The best signal‑to‑noise ratio prevails when the signal level is as high as it possibly can be without clipping, but this is not a realistic operating situation, because it leaves no safety margin for signal peaks. In practice, a nominal operating level is chosen which may be 25dB or so lower than the clipping level, in which case we have 25dB of safety margin, or 'headroom' as it is officially called. Figure 1 shows the relationship between noise, clipping and the nominal operating level.

From the above, it should now be apparent that every time a signal is fed from one piece of equipment into another, whether a mixer, effects unit or tape recorder, the input gain must be set so as to bring the signal up to its optimum working level. Fortunately, most studio devices have some form of input metering, which makes this relatively easy. Failure to set even one input gain control correctly may lead either to excessive noise (if the gain is too low) or unpleasant distortion (if the gain is too high). The ritual of optimising input gain controls is known as setting the gain structure, and it doesn't matter whether you're working with a Portastudio or a top commercial studio system, if you don't pay attention to gain structure, your recordings won't do justice to the equipment you're using.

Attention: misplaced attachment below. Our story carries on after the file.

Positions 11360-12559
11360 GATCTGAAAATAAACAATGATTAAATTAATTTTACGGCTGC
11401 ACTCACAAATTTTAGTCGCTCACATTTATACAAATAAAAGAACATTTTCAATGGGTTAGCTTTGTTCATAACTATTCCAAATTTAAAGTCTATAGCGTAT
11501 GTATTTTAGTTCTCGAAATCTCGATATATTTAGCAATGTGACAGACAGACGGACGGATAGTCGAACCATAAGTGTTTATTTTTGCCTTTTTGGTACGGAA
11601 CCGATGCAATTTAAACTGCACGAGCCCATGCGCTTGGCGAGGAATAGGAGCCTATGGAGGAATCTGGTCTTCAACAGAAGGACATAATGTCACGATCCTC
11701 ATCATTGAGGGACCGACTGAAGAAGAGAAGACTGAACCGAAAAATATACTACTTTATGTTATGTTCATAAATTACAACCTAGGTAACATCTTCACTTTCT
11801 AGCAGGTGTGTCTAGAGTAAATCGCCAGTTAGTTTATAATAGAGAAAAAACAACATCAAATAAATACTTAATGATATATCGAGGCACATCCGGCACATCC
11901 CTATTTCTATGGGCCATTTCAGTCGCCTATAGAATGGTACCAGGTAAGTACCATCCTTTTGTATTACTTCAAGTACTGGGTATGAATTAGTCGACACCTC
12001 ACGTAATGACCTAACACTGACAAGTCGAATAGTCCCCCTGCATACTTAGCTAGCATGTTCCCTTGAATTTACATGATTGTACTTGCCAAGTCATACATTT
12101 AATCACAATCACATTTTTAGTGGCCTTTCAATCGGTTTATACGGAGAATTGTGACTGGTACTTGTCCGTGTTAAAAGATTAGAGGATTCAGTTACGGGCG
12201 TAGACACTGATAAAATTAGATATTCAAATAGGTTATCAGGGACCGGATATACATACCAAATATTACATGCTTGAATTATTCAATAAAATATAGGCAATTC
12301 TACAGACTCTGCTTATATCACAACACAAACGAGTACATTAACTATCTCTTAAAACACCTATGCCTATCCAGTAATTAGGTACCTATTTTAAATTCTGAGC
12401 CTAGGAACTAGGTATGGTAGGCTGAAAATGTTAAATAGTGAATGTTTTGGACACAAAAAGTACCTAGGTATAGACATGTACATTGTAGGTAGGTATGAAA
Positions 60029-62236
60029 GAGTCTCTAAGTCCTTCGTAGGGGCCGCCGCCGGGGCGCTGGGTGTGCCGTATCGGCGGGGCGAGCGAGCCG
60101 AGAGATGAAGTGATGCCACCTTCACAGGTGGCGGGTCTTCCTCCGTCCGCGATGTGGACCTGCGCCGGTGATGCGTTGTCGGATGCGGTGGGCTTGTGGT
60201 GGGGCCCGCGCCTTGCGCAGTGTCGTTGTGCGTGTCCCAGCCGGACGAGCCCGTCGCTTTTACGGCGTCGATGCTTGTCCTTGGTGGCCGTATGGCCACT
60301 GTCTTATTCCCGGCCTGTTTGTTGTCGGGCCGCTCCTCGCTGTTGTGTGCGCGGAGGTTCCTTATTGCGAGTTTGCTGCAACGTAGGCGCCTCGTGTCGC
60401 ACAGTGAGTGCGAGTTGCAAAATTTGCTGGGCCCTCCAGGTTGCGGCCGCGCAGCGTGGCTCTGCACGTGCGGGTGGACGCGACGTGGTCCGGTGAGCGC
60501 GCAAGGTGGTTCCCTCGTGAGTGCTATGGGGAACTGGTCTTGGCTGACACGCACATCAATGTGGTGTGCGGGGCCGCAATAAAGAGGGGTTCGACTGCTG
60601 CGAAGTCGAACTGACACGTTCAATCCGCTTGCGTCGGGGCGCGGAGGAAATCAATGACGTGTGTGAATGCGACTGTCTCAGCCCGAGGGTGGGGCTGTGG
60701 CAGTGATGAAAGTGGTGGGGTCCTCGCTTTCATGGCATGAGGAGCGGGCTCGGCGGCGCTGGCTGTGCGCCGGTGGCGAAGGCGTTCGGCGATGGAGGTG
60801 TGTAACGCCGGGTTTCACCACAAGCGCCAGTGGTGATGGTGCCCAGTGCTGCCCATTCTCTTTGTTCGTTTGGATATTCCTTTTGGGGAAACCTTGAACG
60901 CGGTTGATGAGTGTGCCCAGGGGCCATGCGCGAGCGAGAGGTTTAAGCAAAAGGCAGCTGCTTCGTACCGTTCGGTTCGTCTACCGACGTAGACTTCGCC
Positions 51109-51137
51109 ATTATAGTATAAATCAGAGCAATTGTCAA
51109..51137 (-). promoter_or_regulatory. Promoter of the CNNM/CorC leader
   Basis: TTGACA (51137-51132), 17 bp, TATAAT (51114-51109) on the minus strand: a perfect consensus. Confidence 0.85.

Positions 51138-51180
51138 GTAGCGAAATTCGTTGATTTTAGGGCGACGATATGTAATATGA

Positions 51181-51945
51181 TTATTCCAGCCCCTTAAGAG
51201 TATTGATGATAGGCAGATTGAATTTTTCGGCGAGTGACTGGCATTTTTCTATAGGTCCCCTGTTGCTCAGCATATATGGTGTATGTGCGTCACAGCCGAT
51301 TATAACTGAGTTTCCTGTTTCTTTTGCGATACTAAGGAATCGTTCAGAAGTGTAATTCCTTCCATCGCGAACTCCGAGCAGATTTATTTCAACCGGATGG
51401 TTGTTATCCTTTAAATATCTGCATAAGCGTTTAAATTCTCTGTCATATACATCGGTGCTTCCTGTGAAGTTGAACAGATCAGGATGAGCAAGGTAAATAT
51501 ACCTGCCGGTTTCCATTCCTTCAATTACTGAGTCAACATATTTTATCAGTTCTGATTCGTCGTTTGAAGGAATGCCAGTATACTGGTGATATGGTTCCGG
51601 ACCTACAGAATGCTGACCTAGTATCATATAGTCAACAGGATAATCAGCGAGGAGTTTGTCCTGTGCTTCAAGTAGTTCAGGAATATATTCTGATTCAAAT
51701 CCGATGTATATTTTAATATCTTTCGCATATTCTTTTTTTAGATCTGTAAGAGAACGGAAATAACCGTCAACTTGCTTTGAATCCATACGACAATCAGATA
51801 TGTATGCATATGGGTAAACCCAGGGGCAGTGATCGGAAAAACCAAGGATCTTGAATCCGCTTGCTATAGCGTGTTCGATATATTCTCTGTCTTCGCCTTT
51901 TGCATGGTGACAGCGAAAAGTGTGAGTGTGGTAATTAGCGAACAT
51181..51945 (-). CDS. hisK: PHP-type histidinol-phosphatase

In a typical home recording session, the first step is to set up the mixer input gain trim to optimise the mic or line input level, and most mixers enable this level to be metered via the PFL (Pre Fade Listen) system. The mixer output must then be adjusted so that the right level is going onto tape. Any effects units plugged into the mixer should be optimised independently.